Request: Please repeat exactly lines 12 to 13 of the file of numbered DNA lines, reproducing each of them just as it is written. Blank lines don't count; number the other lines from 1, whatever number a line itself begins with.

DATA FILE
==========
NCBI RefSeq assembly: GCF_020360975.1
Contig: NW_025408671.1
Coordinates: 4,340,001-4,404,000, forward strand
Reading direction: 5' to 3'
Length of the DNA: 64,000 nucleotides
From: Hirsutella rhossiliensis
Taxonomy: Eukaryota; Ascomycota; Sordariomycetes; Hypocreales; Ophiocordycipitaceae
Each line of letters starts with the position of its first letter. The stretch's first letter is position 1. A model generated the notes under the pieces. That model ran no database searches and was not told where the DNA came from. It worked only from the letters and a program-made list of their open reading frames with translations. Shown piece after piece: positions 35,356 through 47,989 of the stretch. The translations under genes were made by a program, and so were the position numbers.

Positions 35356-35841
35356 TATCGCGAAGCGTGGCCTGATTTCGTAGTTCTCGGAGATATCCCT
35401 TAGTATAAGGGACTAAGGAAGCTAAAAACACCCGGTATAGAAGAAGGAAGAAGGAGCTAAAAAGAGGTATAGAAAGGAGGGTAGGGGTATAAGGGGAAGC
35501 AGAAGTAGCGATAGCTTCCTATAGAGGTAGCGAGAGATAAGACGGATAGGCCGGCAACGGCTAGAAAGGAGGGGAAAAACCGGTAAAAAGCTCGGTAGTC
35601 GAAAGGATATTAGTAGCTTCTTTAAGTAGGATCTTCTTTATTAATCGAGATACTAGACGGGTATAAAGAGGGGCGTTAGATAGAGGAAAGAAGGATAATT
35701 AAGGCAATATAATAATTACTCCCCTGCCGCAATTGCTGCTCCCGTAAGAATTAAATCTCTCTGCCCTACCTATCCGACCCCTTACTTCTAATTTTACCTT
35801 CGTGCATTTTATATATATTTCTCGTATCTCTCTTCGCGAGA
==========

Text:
35501 AGAAGTAGCGATAGCTTCCTATAGAGGTAGCGAGAGATAAGACGGATAGGCCGGCAACGGCTAGAAAGGAGGGGAAAAACCGGTAAAAAGCTCGGTAGTC
35601 GAAAGGATATTAGTAGCTTCTTTAAGTAGGATCTTCTTTATTAATCGAGATACTAGACGGGTATAAAGAGGGGCGTTAGATAGAGGAAAGAAGGATAATT